31. Sato K, Yomogida K, Wada T, Yorihuzi T, Nishimune Y, Hosokawa N, Nagata K. Type XXVI collagen, a new member of the collagen family, is specifically expressed in the testis and ovary. J Biol Chem 2002;277:37678-84.         

32. Roeder BA, Kokini K, Sturgis JE, Robinson JP, Voytik-Harbin SL. Tensile mechanical properties of three-dimensional type I collagen extracellular matrices with varied microstructure. J Biomech Eng 2002;124(2):214-22.         

33. Ghanaati S. Non-cross-linked porcine-based collagen I– III membranes do not require high vascularization rates for their integration within the implantation bed: A paradigm shift. Acta Biomater 2012;8(8):3061-72.

34. Willershausen I, Barbeck M, Boehm N, Sader R, Willershausen B, Kirkpatrick CJ, Ghanaati S. Non-cross-linked collagen type I/III materials enhance cell proliferation: in vitro and in vivo evidence. J Appl Oral Sci 2014;22(1):29-37.         

35. Bozkurt A, Apel C, Sellhaus B, Van Neerven S, Wessing B, Hilgers RD, Pallua N. Differences in degradation behavior of two non-cross-linked collagen barrier membranes: an in vitro and in vivo study. Clin Oral Impl Res 2014;25(12)1403-11.         

36. Bottino MC, Thomas V, Janowski M. A novel spatially designed and functionally graded electrospun membrane for periodontal regeneration. Acta Biomater 2011;7:216-24.         

37. Chen FM, Zhang J, Zhang M, Ana Y, Chena F, Wu ZF. A review on endogenous regenerative technology in periodontal regenerative medicine. Biomaterials 2010;31(31):7892-927.         

38. Khodzhimetov TA. Measuring devices for monitoring parodontium resistance and endurance towards crewing load. Biomed Engin 1997;31(2):56-8.         

39. Coïc M, Placet V, Jacquet E, Meyer C. Mechanical properties of collagen membranes used in guided bone regeneration: a comparative study of three models. Rev Stomatol Chir Maxillofac 2010;111(5-6):286-90.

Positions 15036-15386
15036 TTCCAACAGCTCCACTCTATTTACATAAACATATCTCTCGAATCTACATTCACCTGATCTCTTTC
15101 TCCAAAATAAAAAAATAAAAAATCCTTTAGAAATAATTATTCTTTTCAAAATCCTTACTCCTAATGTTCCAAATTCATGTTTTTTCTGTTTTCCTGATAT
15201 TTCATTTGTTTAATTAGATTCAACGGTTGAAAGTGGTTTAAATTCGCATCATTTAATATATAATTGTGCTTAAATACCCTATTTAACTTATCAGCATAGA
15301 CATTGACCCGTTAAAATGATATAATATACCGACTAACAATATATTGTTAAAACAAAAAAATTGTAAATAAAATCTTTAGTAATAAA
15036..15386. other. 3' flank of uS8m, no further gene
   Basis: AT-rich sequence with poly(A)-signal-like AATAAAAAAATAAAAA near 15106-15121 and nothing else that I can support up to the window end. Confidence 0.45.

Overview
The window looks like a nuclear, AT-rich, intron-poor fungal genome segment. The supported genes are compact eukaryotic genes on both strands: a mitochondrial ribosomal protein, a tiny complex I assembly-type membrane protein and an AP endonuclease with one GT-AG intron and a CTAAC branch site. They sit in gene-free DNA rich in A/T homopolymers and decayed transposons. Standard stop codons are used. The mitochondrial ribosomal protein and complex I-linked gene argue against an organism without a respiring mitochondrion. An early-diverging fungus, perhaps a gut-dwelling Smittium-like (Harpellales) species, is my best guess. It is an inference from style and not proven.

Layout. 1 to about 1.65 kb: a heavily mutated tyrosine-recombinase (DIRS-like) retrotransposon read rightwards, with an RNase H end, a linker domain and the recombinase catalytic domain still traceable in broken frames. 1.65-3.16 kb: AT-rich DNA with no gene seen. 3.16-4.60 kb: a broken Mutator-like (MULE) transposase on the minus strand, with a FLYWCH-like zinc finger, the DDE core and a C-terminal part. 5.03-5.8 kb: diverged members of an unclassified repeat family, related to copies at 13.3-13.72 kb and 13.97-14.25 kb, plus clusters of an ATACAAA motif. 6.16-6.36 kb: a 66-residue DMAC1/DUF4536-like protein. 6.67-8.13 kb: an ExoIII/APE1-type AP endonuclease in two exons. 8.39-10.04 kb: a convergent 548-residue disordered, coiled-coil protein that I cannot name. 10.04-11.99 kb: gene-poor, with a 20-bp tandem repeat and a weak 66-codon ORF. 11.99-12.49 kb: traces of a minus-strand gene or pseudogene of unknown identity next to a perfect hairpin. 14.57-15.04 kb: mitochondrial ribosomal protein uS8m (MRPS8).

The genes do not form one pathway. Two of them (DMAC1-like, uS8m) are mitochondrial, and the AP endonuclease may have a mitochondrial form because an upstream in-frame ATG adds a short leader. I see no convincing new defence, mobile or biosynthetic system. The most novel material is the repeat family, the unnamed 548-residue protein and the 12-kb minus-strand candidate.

40. Alvarez V, Mondragón I, Vázquez A. Influence of chemical treatments on the interfacial adhesion between sisal fibre and different biodegradable polymers. Compos Interfaces 2007;14(7-9):605-16.         

41. Dastjerdi AK, Pagano M, Kaartinen MT, McKee MD, Barthelat F. Cohesive behavior of soft biological adhesives: Experiments and modeling, Acta Biomater 2012;8(9):3349-59.         

42. Hegyi D, Pellegrino S. Viscoplastic tearing of polyethylene thin film. Mech of Time-Depend Mater Published online 27 March 2015. DOI: 10.1007/s11043-015-9259-7.         



Address for correspondence:
Anna Santarsiero
Dipartimento Ambiente e Connessa Prevenzione Primaria, Istituto Superiore di Sanità
Viale Regina Elena 299
00161 Rome, Italy.
E-mail: anna.santarsiero@iss.it.

Received on 27 January 2015.
Accepted on 4 June 2015.
Conflict of interest statement: No conflict of interest.

Istituto Superiore di Sanità Roma - Rome - Italy
E-mail: annali@iss.it